In the fall of 1995 this writer began to research a story that would appear in the Fall, 1996 Sou’wester.  It was a story about Raymond’s 1935 semi-pro baseball team that won the Timber League championship.  It was called “Those Saucy Seagulls,” a title borrowed from a 1937 Aberdeen World article about the Raymond club.
     A key to this story came from the interviews of two people, Leo Rubstello and Gus Asplund, Jr.  Leo was the batboy for the team, while Gus was a U.W. student, who helped with the management of the club.  Gus is gone now, but I am left with fond memories of meeting and reminiscing with each of them.  In my opinion, both Leo and Gus are giants when considering the local lore of Raymond sports.
     Gus loved to come to Bellevue, and eat a hearty lunch.  As we sat in the restaurant (we met several times, mainly to talk about the local history), I would turn on the tape recorder and let Gus talk.  The following is a good part of what was said, probably back in the spring of 1996.
     Bless you, Gus, for the time you spent telling me your memories of Raymond and that summer of 1935.
     “My given name is Helmer Asplund, but I’ve always gone as Gus Asplund, Jr. Dad, whose original name was Gus Liff, came to the U. S. from Sweden when he was fourteen years old, and he worked in the lumber camps of Minnesota for about four or five years and eventually became a timekeeper and ultimately managed one of the camps.  He worked for a fellow whose name was Asplund, and at some point Dad took the Asplund name.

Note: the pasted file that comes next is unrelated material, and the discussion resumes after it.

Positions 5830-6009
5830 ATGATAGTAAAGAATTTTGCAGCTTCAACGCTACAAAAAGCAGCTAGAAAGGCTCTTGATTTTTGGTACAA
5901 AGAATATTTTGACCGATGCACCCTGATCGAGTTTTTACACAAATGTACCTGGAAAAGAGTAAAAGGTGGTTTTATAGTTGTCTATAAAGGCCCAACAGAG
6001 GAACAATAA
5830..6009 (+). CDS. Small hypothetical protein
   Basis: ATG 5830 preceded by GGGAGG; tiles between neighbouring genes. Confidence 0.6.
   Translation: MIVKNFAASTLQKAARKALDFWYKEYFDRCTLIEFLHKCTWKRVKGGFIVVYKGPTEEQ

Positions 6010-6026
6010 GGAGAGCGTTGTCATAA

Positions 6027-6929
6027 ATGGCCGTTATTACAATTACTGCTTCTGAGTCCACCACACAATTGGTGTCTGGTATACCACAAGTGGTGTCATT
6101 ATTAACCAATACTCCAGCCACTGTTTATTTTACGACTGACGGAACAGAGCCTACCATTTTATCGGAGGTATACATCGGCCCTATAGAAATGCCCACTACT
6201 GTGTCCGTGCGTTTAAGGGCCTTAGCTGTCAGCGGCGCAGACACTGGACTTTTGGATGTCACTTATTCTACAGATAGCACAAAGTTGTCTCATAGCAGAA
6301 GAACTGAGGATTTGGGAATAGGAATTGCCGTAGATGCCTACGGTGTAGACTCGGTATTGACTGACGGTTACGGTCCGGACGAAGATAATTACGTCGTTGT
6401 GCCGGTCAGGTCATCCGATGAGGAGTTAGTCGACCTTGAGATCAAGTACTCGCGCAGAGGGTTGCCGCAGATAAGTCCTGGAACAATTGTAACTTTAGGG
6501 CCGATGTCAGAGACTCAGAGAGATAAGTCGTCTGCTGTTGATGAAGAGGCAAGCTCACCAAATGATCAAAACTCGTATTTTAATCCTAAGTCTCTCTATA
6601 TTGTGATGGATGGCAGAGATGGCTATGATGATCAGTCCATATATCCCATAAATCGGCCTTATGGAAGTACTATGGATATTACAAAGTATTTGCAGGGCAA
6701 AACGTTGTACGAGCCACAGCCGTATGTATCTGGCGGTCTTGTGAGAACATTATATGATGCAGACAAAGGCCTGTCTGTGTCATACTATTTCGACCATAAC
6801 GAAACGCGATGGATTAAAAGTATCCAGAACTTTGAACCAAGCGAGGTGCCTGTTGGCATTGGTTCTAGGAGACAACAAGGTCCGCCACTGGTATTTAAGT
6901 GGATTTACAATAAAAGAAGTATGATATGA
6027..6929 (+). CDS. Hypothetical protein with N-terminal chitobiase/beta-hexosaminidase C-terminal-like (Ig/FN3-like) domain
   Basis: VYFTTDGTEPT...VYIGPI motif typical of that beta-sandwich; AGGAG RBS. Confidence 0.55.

Dad got to Washington on one of these Northern Pacific “immigration trains” that they ran in those days.  At some point his brother had come out to Hoquiam, and after they got together, they ended up at Porter, where both of them had to walk some distance to apply for work.  By this time the soles of Dad’s shoes had worn out, and it was in the dead of winter.
     It was around this time that there was a flu epidemic going on, maybe around 1919.  Both my dad and his brother spent some time in the hospital and they didn’t have too much money.  They finally got jobs, but Dad’s heart was never in the logging business.  He wanted to get into something that was a little calmer.  He had saved his money and picked up and went to Raymond where he got into the clothing business on First and Commercial with a fellow named John Pulli, and another fellow named Carl Hjelmer.  Dad was the third man in this so-called partnership and he worked like a dog to make it go.  He told me that he wanted to learn, but it wasn’t profitable enough for two people, let alone three.  So he ended up buying a pool hall, the Mission Club, in the preprohibition days.  When he walked away from the clothing store he was able to take some of the logger clothing stock and he sold that in the pool hall— workmen’s clothing.  He enjoyed that.